As the fourth quarter began Sunday, the Boston Celtics were trailing Philadelphia by 11 points. But the Celtics weren't alarmed because they believe the fourth quarter belongs to them. They don't care who gets in their way, whether it is the 76ers or the referees or a dopey mascot named Hot Shot.
So the Celtics went charging onto the court, ready to overtake the 76ers and sweep them out of the Eastern Conference championship series in a tidy four games.
Twenty-one seconds into the quarter, a whistle blew, and the Celtics were charged with a technical foul. They had only four men on the court, a violation of the rules, not to mention good basketball strategy.
But it might not have made any difference on this Sunday afternoon at the Spectrum if the Celtics had played with six men.
It might not have even made a difference if Boston's Larry Bird had been healthy, or at least as healthy as he's been in the last month, instead of trying to play with a jammed index finger on his right hand that was the size of one of Red Auerbach's victory cigars.
No, this game belonged to the 76ers from the opening tipoff. After hardly distinguishing themselves with their effort in the first three games of the series, all losses, the 76ers played this one like there was no tomorrow.
Of course, there wouldn't have been for them if they had lost. Instead, they won, 115-104, to force a Game 5 Wednesday night at Boston Garden.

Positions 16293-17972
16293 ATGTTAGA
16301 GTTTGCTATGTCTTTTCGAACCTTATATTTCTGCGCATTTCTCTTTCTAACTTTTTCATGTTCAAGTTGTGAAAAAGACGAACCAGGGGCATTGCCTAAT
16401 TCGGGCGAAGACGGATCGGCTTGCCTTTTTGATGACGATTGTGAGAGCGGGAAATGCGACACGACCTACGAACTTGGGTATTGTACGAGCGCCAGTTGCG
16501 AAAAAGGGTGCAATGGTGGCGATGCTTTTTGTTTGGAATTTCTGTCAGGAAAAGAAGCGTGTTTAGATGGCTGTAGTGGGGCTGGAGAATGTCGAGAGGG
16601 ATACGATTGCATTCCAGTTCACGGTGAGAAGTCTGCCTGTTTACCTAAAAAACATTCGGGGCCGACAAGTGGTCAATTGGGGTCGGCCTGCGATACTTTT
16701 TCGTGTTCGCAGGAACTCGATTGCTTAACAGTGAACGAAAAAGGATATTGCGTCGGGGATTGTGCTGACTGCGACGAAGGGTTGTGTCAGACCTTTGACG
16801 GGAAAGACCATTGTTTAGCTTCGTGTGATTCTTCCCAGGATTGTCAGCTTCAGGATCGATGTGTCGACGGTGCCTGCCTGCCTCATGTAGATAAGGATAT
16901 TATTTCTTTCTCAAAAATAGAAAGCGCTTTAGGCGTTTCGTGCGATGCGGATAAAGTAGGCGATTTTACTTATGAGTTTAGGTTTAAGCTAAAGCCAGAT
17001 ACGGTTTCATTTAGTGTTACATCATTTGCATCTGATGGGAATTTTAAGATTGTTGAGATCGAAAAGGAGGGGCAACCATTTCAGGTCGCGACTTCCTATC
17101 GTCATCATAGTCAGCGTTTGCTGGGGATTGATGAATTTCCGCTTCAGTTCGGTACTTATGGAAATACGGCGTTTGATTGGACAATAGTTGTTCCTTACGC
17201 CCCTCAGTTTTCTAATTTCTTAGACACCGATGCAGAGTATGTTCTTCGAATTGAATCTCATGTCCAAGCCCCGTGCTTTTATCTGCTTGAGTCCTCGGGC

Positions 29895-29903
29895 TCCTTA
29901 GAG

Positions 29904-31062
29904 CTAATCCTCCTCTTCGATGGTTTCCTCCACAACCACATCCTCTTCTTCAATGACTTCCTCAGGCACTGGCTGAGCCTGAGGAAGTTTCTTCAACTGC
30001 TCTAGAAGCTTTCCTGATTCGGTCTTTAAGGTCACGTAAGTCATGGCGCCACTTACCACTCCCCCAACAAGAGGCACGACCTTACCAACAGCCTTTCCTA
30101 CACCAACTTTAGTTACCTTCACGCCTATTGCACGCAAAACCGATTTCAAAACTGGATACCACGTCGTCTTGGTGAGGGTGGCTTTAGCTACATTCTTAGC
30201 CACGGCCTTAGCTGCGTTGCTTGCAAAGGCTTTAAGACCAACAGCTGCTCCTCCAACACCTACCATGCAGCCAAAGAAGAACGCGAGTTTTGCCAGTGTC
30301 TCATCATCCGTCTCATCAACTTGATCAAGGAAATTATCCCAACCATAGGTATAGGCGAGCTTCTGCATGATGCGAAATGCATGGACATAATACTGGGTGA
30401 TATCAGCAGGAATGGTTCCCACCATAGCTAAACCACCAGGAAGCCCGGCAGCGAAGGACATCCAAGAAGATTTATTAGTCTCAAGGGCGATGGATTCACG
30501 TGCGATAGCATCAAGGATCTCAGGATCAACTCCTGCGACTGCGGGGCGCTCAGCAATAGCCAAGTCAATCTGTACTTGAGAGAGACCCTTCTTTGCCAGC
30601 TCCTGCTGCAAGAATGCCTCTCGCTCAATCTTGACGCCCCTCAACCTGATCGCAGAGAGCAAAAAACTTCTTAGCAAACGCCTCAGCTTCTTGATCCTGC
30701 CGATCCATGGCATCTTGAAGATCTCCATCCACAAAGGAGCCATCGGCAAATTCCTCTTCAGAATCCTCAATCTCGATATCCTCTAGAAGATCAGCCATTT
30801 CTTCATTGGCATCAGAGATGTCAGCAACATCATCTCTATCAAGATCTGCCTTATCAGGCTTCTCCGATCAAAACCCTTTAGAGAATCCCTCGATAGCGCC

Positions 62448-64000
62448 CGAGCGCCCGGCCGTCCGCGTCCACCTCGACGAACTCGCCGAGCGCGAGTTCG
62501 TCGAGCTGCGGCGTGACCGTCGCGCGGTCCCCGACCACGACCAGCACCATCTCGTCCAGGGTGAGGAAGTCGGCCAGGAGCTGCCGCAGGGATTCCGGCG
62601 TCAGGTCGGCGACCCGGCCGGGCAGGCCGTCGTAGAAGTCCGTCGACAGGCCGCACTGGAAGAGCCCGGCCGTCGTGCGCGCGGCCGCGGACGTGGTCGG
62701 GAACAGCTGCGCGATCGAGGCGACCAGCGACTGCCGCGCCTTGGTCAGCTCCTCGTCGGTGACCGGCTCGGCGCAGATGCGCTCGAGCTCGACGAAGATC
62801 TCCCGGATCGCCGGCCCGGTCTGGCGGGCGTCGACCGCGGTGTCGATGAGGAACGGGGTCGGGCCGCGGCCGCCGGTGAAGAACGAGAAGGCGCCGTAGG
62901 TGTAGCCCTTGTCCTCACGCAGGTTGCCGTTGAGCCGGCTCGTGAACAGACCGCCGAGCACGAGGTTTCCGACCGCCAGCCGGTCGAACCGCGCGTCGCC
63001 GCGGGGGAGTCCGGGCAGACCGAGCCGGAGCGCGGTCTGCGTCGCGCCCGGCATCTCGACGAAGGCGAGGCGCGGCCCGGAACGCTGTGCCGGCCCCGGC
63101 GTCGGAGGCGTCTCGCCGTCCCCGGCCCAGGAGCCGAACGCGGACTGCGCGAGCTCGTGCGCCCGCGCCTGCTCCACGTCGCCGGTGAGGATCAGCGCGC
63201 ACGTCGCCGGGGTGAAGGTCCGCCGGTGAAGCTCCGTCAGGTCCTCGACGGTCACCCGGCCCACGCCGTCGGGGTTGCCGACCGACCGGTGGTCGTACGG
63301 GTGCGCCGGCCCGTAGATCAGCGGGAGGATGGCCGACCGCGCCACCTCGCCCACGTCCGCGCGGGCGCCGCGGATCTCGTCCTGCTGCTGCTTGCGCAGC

They were led by a child, albeit a man-sized one.
Starting for the first time in the playoffs, the 76ers' Boy Gorge, 265-pound rookie Charles Barkley, let the Celtics know what they were in for during the first nine minutes of the opening quarter.
At 4-4, Barkley put up a shot, missed, grabbed the rebound, missed again, grabbed another rebound and stuffed it.
At 12-8, Barkley crashed the offensive boards for another rebound and banked it in for two points.
At 22-16, Barkley pulled up from 25 feet and sank a three-pointer.
Starting there, the 76ers scored nine straight points and 12 of the next 14.
When the first-quarter damage was assessed, Barkley had 7 points and 10 rebounds, 4 of them offensive, and the 76ers led, 31-16. They never were really threatened after that.
At game's end, three 76ers outscored Barkley: Andrew Toney with 26, Maurice Cheeks with 22 and Moses Malone with 21. So had a couple of Celtics, Kevin McHale with 25 and Dennis Johnson with 19.
But make no mistake about it. This was Barkley's game, imprinted with his 15 points and 20 rebounds, 7 offensive.
Barkley said last week that if the 76ers lost Game 3 Saturday, they would soon be on their way to the Bahamas for a vacation.
But after the 76ers lost Saturday, 105-94, he apparently decided he wasn't ready for the season to end so abruptly. If the 76ers had lost Sunday, it would have been the first time they had ever been swept in a playoff series.
"We think we have a great team," Barkley said. "If they had swept us, that's something you can't forget. It would have been embarrassing."
Philadelphia Coach Billy Cunningham said he started Barkley, 21, because he was worried about the effect of back-to-back games on 33-year-old Bobby Jones' already damaged knee.
It turned out to be an excellent move not only because of Barkley's inspired play but also because Jones came from the bench to give the 76ers badly needed outside shooting, making 7 of 8 from the field to finish with 14 points.